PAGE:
The Original Bungy Jumpers
Bungy Jumping, as we know it today, has its roots from the most unusual place in the world. It’s been practiced for way longer than when AJ Hackett invented the adrenaline-pumping experience that many people come to know. Bungy jumping did not come from New Zealand. The original idea can be traced from the Melanesian islands of Vanuatu (formerly called New Hebrides).
The tropical islands of Vanuatu is renowned for its magnificent diving, very friendly people and the more than a dozen active volcanos that dot its country. Most tourist visit the islands for its rugged mountains, tropical forest and well-preserved and rich marine life. But there is one unique thing that only few people have come to know – Vanuatu is home of the land divers (called Naghol or N’gol in the local language).
I was fortunate enough to have been in Vanuatu when they are doing the land dives. Only a limited number of tourists are allowed to view the ritual, which happens only on a Saturday from April to June each year. This is when the vines are at their most elastic. Land diving happens only on one place in Vanuatu, and only in the southern part of Pentecost Island.
Land diving is thought to have originated from the legend of a woman who ran away from her husband and climb up a banyan tree to avoid him. When he chased her up the tree, she leapt. In horror, the husband went after her and leapt, not knowing that she tied some snake vines on her ankles to break her fall. She survived but he didn’t. To remind the men of this incident so they don’t get fooled again, men started throwing themselves over makeshift platforms with snake vines tied to their ankles.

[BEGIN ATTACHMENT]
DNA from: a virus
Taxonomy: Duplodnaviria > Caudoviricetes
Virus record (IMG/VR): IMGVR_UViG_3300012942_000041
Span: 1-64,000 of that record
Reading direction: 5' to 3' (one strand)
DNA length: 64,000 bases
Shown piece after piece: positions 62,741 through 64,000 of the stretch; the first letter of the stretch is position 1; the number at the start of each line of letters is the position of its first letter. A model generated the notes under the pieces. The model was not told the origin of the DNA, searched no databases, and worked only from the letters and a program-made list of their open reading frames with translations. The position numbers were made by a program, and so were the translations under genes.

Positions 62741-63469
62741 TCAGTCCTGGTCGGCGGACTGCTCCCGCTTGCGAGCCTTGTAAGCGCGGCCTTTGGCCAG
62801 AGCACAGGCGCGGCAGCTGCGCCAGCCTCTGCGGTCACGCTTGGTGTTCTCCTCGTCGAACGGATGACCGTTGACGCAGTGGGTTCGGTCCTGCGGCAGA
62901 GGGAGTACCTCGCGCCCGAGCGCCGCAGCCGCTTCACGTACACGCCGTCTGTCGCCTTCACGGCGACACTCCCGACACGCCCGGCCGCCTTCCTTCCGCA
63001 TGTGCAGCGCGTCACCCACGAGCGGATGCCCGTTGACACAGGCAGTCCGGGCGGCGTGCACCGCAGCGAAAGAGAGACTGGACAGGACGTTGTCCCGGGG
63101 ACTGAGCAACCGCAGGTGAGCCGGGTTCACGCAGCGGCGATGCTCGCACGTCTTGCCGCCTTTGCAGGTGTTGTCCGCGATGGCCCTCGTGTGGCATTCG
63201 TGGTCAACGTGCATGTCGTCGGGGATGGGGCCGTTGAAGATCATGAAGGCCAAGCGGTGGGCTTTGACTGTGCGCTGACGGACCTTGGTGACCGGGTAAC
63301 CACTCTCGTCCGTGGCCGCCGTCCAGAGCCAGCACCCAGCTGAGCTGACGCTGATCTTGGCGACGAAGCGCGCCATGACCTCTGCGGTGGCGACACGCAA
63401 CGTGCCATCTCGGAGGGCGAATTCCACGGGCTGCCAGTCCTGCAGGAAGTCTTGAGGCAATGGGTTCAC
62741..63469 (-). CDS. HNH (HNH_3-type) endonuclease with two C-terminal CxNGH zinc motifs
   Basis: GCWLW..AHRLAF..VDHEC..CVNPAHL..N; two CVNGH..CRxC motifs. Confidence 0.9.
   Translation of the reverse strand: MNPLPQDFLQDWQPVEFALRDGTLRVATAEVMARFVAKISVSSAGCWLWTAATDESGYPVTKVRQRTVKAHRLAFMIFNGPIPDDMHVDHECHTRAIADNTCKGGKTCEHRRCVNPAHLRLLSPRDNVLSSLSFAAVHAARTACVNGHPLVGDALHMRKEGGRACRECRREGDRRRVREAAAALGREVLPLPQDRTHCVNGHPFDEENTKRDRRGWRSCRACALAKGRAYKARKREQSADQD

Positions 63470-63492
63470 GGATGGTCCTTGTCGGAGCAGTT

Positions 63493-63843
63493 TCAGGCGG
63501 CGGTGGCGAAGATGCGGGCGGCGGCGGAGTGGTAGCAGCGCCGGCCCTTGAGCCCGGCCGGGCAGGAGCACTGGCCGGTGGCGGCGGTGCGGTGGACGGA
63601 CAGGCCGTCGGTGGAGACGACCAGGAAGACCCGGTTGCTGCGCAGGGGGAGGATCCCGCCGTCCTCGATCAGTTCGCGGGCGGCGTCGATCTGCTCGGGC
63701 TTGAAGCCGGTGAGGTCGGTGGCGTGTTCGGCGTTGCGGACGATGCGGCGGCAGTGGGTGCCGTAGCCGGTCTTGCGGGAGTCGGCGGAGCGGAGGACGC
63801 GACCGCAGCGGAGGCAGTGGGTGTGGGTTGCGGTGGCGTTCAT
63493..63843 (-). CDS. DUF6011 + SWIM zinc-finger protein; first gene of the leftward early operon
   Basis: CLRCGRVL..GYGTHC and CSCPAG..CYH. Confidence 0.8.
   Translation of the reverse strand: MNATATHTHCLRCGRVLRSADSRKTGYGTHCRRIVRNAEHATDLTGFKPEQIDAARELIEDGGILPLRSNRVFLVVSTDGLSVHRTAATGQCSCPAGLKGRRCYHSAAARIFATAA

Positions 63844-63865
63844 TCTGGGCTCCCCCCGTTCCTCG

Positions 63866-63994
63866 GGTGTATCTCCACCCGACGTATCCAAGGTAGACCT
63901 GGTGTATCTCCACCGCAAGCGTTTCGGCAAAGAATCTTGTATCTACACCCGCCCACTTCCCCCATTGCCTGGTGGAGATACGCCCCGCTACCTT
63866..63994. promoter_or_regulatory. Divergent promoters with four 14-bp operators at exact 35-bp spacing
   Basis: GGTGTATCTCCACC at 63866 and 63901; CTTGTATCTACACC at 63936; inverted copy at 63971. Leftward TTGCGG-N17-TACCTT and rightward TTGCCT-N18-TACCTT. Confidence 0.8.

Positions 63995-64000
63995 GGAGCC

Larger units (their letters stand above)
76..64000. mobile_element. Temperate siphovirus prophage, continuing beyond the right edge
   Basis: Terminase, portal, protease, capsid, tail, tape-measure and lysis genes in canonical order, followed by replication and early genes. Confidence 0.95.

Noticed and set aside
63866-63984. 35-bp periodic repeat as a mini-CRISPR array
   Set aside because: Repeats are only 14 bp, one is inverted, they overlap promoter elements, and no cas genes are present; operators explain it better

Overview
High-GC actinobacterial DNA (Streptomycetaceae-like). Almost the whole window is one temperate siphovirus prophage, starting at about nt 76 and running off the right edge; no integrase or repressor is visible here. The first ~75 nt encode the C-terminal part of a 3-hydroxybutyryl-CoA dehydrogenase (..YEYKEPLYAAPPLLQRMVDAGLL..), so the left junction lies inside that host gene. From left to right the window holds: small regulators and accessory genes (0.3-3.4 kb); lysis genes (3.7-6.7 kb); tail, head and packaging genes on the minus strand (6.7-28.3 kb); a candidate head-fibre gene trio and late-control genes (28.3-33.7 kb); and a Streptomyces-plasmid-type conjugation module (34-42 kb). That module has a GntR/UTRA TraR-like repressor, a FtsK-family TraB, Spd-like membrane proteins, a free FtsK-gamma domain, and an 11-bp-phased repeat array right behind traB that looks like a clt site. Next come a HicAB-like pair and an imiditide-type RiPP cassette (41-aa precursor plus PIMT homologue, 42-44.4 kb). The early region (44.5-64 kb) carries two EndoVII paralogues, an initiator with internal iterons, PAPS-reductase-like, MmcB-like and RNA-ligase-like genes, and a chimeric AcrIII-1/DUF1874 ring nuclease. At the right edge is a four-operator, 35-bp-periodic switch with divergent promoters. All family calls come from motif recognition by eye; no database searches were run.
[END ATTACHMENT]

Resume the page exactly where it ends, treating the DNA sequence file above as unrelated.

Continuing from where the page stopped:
These days, land diving is performed to pray for a good yam harvest. Divers wave a yam plant at the top of the platform and throw it out before jumping. It has now become a tourist attraction, but despite this, tourism numbers have been restricted and limited on the island for this event.
There are twice-weekly flights from Port Vila to Lonorore Airport with Air Vanuatu. Lonorore Airport is the closest place to the land diving site, which is in fact a 5-minute walk from the airport. The other way is to take a charter flight/day tour with Air Taxi Vanuatu or Unity Airlines during the Nagol season (every Saturday from April to June).
To get to Port Vila from overseas, Air Vanuatu has daily flights to Sydney (Aus), Brisbane (Aus), Auckland (NZ), Noumea (New Caledonia) and Nadi (Fiji). Virgin Australia also has direct flights from Brisbane to Port Vila.
More Images of the Nagol (Land Diving)
Land Diving Tower
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